Bipolar disorder is a mental health condition characterised by extreme mood swings that encompass both highs (mania or hypomania) and lows (depression). Mania is more severe than hypomania and can lead to significant challenges in relationships, employment, school, and social activities. It can even trigger a break from reality.
During a major depressive episode, individuals experience symptoms that significantly interfere with their daily functioning in various areas such as work, school, social activities, and relationships.
Mood fluctuations in bipolar disorder can have a negative impact on sleep patterns, energy levels, judgement, activity levels, conduct, and the ability to think clearly. These episodes of mood swings can occur infrequently or multiple times throughout the year.
Unfortunately, many individuals with bipolar disorder may not recognize the need to seek help from a psychiatrist despite the severity of their mood swings. However, instances of suicidal or self-harming thoughts or actions require immediate psychiatric intervention.
People with bipolar disorder are also more likely to have comorbid conditions such as anxiety, attention-deficit/hyperactivity disorder (ADHD), post-traumatic stress disorder (PTSD), and substance use disorders/dual diagnosis. These additional conditions can further complicate the management and treatment of bipolar disorder.
The precise cause of bipolar disorder is still unknown to scientists. However, they believe that genetic factors play a significant role in its development. Bipolar disorder is considered highly heritable, as more than two-thirds of individuals with the condition have at least one close biological relative who also experiences bipolar disorder. It’s important to note that having a biological relative with bipolar disorder doesn’t guarantee that an individual will develop the condition.
In addition to genetic factors, scientists believe that other elements contribute to the onset of bipolar disorder. These include :
While the exact interplay between genetic, brain-related, and environmental factors in bipolar disorder is not fully understood, ongoing research aims to shed light on these complex relationships.
A manic episode is characterised by a sustained period of at least one week during which an individual displays intense feelings of high spirits or irritability throughout most of the day, accompanied by elevated energy levels and notable changes in behaviour. To be considered a manic episode, the person must experience at least three of the following behavioural changes :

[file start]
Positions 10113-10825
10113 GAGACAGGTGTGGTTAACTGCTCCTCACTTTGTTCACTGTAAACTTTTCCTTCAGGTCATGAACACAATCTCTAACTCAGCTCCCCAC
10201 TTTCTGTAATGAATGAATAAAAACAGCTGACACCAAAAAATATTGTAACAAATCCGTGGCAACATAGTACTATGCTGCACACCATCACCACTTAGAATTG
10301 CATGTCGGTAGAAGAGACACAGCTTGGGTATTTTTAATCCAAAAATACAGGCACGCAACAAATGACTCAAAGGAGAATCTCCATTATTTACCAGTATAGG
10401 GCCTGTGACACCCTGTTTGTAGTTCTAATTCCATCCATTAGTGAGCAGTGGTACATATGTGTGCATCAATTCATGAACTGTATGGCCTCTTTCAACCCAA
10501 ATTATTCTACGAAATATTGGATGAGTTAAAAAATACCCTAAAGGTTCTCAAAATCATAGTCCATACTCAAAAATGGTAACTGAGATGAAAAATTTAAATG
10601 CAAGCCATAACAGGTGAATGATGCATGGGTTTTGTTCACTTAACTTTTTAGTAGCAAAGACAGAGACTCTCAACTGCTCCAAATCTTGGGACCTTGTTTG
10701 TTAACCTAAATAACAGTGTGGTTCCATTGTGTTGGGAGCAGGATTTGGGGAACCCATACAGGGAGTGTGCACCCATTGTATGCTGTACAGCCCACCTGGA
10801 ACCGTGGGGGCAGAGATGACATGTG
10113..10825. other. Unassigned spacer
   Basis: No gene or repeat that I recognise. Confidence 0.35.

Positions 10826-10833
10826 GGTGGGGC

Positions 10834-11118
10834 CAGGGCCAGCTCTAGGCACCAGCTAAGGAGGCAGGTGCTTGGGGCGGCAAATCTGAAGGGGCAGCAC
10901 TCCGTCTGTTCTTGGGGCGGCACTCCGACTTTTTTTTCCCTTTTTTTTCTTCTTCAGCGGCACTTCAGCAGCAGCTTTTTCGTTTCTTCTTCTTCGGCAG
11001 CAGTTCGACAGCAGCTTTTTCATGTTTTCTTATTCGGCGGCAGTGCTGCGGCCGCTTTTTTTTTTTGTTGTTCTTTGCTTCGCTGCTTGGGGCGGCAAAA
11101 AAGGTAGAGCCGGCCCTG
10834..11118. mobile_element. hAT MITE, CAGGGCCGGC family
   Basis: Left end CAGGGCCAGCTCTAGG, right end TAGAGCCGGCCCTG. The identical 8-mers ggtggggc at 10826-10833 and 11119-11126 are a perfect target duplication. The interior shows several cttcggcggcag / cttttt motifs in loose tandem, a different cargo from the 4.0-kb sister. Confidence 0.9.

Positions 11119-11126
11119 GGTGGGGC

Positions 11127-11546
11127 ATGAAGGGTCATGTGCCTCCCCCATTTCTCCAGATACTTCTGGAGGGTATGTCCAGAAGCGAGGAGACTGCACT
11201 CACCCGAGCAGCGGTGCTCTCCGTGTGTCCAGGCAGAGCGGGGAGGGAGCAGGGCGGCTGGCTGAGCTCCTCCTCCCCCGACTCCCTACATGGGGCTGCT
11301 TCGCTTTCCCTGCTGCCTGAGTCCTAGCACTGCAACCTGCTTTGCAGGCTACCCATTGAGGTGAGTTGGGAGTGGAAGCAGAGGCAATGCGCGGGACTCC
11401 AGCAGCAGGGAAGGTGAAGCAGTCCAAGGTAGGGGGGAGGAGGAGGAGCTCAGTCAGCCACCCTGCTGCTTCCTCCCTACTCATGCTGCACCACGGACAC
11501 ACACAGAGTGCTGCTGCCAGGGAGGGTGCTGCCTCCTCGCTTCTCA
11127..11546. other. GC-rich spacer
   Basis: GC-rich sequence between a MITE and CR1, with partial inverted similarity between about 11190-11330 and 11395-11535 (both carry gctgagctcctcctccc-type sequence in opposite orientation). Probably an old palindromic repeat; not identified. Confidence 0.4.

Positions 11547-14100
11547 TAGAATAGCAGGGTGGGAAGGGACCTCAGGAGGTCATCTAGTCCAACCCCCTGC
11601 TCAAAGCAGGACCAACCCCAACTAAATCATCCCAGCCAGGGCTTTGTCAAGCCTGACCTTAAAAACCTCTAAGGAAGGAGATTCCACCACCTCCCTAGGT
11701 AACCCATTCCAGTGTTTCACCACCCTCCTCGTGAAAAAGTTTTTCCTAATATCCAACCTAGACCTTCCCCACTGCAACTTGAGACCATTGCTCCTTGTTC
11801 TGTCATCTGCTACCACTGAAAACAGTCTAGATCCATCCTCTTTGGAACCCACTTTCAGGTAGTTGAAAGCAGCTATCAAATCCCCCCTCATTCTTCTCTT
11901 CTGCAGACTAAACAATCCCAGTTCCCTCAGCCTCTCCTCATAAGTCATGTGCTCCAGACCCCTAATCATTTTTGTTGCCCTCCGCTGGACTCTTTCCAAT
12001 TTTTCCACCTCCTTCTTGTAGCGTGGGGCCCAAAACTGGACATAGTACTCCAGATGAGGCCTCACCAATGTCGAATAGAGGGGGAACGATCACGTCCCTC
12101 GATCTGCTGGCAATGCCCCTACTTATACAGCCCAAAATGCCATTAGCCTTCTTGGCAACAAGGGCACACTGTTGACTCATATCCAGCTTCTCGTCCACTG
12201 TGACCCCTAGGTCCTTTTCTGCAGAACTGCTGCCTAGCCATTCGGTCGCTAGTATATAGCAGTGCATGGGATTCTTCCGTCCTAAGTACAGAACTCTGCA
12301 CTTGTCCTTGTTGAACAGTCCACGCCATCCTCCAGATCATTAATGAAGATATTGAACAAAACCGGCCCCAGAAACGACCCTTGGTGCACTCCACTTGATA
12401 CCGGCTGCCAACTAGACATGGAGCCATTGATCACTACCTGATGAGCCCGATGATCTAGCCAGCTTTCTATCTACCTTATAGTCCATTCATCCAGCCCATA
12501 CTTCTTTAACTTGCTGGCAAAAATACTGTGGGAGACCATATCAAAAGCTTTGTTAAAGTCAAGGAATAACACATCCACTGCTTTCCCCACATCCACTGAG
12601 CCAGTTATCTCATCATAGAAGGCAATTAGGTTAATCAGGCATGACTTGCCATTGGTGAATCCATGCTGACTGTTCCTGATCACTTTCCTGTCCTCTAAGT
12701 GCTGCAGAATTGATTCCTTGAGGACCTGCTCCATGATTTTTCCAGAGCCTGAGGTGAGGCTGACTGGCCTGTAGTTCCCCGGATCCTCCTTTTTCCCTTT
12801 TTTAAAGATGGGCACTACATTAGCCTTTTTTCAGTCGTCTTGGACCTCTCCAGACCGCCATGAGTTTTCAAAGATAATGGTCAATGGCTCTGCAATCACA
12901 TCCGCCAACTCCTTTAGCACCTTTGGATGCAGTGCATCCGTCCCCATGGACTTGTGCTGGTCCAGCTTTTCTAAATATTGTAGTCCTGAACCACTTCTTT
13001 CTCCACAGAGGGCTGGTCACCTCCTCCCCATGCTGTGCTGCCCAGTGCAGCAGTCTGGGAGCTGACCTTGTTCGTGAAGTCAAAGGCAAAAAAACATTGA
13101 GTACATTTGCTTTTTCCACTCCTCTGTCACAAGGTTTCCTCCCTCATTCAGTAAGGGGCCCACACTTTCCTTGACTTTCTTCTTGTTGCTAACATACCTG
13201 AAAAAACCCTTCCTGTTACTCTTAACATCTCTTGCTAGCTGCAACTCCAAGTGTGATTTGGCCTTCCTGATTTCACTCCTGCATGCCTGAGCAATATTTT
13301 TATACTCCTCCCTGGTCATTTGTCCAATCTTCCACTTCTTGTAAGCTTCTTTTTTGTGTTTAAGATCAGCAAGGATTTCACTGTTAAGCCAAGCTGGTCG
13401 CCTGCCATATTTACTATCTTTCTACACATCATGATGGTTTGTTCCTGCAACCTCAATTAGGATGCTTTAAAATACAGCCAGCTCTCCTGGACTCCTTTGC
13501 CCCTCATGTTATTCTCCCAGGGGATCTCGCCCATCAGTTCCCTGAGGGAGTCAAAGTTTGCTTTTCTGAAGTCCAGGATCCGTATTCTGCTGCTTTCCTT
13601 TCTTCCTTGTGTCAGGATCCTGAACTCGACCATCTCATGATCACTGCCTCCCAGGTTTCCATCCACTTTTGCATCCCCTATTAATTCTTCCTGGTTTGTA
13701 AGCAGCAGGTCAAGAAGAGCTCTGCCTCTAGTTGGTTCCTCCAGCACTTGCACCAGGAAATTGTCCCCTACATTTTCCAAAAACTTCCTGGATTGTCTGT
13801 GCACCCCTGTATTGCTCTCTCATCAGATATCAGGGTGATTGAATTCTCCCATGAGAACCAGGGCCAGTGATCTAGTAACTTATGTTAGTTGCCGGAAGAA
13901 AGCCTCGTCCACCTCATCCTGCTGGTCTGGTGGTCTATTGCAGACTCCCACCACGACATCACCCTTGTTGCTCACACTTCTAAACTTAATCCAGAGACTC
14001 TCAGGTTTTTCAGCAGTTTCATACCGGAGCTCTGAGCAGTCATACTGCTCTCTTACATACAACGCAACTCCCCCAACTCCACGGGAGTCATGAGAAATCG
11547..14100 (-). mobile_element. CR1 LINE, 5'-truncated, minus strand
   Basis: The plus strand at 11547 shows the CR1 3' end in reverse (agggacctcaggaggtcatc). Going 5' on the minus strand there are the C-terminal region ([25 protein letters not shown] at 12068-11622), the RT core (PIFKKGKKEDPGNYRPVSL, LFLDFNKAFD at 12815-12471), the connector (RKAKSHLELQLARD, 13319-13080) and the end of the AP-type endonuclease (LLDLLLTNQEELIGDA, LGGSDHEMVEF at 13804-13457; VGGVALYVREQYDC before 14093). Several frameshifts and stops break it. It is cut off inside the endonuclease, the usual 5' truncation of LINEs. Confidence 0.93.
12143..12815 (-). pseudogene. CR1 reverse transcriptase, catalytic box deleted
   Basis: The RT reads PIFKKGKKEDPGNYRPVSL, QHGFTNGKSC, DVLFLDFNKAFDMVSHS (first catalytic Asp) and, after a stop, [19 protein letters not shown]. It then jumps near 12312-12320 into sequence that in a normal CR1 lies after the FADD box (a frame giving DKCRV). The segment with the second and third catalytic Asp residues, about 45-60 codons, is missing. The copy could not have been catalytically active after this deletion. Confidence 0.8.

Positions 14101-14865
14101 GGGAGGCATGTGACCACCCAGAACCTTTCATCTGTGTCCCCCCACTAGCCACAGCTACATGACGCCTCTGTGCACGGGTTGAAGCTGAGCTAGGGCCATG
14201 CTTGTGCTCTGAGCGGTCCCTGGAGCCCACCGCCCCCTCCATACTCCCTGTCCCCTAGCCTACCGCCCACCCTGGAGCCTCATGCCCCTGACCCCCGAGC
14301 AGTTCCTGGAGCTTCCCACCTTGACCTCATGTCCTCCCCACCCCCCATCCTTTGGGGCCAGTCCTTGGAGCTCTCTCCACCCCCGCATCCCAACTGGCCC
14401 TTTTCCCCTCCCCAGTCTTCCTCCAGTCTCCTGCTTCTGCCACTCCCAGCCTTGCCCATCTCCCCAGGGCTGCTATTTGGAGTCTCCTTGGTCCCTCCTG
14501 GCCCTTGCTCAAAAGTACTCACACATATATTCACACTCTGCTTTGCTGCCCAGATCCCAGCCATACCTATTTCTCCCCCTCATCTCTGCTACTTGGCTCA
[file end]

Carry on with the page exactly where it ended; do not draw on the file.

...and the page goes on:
These behavioural changes must be noticeable and different from the person’s usual behaviour, and they are typically evident to friends and family. Symptoms of a manic episode are severe enough to interfere with daily functioning in various areas, including work, family life, social activities, and responsibilities. In some cases, hospital care may be necessary to ensure the person’s safety.
It’s important to note that some individuals experiencing manic episodes may also have disorganised thinking, hold false beliefs, or experience hallucinations. These additional symptoms are referred to as psychotic features.
A hypomanic episode is characterised by mild manic symptoms that persist for at least four consecutive days, as opposed to the one-week duration required for a full manic episode. Unlike manic symptoms, hypomanic symptoms do not typically result in significant impairments in daily functioning.
During a hypomanic episode, individuals may experience the following symptoms :
It’s important to note that although a hypomanic episode may not cause significant functional impairments, it can still have a disruptive impact on a person’s life, relationships, and overall well-being. If you or someone you know is experiencing symptoms of a hypomanic episode, it is advisable to seek professional evaluation and support.
During a major depressive episode, individuals experience a prolonged period of at least two weeks characterised by the presence of at least five symptoms, including at least one of the first two symptoms listed below :
These symptoms collectively contribute to a significant decrease in the person’s overall well-being and ability to function normally in daily life. It’s important to note that a diagnosis of a major depressive episode requires the presence of these symptoms for a minimum duration of two weeks. If you or someone you know is experiencing these symptoms, it is crucial to seek professional help and support.